I was fortunate to be present at your retirement celebration, which was very inspirational. I also read your farewell email to the Department and wanted to take this opportunity to wish you a very fulfilling and happy retirement. It happened that I arrived at the Department almost at the same time as you became EDCP Head. These were difficult times for the Department and you took upon yourself a challenge to change the situation. I didn’t fully appreciate it then, but with the time, it became clear how difficult the task was. As I became more engaged with the Department, I slowly learned about the inner workings of the departmental and Faculty life and how important the vision, integrity and dedication to the Department of the Head were. You clearly had these qualities and you came to EDCP to make a difference in our lives and not just to advance your own career. This was very clear to me and I have a lot of respect for that. I have to say that there are many reasons for me to admire your academic career and what you have done for the Department. However, the most important one was and still remains for me your commitment to listen to everybody, especially to the people who you might disagree with. This is something we are lacking in our society now. I remember you used a quote “to quarrel joyfully and peacefully” (or maybe I am misquoting you). But the meaning clearly was – let us hear different points of view, let us listen, let us think, let us disagree, but in a respectful and positive way, so at the end of the day we can live as a community where we learn from each other and respect each other even if we have different points of view. This is what comes to mind when I am thinking about you.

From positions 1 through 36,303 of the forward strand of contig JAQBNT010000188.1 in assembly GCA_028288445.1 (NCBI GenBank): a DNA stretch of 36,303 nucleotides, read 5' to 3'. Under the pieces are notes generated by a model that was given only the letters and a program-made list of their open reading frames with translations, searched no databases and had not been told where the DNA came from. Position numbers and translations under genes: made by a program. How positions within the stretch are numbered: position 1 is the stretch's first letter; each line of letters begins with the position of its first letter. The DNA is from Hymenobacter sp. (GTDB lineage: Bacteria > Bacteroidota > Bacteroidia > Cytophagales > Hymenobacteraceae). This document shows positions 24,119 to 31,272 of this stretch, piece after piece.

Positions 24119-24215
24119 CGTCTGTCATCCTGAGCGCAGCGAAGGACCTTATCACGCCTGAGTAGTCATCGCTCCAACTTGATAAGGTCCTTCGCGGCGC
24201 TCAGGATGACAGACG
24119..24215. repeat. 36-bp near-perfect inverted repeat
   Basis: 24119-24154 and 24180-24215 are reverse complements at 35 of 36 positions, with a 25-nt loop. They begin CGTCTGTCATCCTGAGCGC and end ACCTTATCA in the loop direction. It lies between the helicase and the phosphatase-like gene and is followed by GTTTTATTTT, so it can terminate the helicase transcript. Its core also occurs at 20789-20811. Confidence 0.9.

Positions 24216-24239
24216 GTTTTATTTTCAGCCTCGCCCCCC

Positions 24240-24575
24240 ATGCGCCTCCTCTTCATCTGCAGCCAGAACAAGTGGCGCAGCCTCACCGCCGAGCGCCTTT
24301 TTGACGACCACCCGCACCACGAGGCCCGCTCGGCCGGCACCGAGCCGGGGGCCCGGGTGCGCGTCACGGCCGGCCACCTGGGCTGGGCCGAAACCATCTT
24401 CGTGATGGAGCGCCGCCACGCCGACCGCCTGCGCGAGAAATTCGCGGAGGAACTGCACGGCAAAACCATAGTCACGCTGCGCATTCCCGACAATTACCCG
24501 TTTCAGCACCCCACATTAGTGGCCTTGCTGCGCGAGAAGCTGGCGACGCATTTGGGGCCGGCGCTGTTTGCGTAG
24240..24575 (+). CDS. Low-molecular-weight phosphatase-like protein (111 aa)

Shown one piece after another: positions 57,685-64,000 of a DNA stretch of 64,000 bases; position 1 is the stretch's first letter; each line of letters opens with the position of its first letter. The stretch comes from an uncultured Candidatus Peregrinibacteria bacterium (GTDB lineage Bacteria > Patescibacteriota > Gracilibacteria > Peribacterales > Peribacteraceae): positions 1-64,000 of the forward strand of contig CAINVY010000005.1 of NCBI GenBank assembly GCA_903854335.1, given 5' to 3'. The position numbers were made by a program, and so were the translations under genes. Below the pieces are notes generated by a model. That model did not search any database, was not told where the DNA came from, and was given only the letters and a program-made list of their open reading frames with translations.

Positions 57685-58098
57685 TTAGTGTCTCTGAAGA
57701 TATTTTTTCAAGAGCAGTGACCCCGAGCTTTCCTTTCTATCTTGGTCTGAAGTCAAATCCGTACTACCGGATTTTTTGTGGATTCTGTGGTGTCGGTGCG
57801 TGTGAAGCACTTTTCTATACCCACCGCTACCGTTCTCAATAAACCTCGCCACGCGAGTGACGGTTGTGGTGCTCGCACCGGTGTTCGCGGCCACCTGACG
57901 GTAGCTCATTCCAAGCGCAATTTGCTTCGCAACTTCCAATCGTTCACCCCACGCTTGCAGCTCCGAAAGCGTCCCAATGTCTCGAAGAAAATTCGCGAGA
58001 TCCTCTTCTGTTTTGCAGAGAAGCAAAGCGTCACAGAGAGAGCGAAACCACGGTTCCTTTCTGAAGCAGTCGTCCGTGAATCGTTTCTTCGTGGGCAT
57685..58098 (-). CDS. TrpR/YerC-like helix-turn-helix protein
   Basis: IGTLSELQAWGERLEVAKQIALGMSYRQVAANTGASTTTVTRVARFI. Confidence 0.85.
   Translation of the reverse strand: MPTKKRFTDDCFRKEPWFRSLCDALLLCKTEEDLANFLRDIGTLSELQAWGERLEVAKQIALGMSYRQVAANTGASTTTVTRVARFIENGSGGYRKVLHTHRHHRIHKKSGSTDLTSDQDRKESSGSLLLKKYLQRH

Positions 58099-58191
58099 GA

I also think that it is rare today to find a colleague who is so well read beyond their own field, who loves poetry, music, and sports and who knows how to live the life to the fullest. I always found that speaking with you allowed me to learn something new and interesting. This is very inspirational and I hope I will be able to live my life like that. Let me follow you and turn to Rudyard Kipling who more than a hundred years ago (circa 1895) wrote his famous poem “IF”. While Kipling dedicated it to his son, I think it speaks to all of us: